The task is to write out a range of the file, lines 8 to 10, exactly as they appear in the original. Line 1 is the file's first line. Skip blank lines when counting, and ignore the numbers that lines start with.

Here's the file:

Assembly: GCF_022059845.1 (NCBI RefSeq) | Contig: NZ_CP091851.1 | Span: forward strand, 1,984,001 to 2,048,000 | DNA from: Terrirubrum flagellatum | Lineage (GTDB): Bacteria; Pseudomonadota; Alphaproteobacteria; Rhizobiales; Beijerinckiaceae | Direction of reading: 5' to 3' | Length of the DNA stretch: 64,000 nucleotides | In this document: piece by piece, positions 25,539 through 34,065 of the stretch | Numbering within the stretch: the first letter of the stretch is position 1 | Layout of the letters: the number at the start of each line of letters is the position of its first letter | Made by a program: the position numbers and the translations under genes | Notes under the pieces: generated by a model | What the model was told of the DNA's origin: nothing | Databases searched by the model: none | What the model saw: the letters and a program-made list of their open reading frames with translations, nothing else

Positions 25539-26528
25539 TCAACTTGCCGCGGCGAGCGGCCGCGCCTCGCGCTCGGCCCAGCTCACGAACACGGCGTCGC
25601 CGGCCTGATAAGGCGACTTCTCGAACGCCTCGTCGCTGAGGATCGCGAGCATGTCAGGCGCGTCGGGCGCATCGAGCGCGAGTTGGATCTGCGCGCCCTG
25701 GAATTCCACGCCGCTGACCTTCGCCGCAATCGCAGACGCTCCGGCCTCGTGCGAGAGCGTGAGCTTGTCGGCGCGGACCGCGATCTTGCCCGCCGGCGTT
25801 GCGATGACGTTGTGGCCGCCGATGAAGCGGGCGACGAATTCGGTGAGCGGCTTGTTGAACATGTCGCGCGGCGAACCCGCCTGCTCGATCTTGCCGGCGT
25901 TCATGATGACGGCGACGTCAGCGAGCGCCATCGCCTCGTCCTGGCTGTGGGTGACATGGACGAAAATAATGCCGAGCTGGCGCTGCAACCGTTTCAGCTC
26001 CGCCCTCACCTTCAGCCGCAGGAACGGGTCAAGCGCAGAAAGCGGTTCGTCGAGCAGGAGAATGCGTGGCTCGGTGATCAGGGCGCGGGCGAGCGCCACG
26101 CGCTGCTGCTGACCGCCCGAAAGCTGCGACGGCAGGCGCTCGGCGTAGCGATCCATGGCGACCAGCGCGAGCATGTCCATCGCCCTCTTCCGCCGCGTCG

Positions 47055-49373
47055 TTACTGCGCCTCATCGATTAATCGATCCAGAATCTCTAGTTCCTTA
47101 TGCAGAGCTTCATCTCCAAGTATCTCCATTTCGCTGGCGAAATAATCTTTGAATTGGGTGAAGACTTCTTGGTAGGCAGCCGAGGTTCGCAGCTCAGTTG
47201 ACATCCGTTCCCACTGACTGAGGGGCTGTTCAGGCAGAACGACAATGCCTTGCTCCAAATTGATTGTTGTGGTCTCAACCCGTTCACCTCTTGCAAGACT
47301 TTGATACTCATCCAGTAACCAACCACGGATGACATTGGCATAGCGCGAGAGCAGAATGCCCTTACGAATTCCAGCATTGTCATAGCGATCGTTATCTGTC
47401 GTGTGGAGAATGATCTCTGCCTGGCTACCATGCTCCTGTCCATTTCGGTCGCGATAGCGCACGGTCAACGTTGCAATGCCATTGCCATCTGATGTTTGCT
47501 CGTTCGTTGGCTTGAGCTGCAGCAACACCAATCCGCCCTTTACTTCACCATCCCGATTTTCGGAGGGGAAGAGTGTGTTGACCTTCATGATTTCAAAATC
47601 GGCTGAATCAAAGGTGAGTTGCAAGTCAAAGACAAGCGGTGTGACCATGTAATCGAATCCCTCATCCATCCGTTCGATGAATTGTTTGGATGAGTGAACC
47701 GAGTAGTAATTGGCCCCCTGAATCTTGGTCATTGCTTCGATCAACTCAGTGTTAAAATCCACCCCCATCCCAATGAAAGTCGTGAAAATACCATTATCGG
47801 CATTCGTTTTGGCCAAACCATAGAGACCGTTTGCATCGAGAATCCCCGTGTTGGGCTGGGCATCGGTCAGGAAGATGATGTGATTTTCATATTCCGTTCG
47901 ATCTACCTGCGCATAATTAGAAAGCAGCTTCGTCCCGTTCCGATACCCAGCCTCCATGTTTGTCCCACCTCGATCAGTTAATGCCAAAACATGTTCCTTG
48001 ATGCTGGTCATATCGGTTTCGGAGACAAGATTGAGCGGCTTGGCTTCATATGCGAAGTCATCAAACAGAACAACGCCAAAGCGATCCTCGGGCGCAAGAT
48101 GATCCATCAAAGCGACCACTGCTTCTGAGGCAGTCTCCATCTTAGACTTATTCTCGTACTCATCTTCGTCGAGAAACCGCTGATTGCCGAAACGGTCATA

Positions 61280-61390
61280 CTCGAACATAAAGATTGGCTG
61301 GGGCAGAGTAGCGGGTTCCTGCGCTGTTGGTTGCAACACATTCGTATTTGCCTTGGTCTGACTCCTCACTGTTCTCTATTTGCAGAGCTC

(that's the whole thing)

26001 CGCCCTCACCTTCAGCCGCAGGAACGGGTCAAGCGCAGAAAGCGGTTCGTCGAGCAGGAGAATGCGTGGCTCGGTGATCAGGGCGCGGGCGAGCGCCACG
26101 CGCTGCTGCTGACCGCCCGAAAGCTGCGACGGCAGGCGCTCGGCGTAGCGATCCATGGCGACCAGCGCGAGCATGTCCATCGCCCTCTTCCGCCGCGTCG

Positions 47055-49373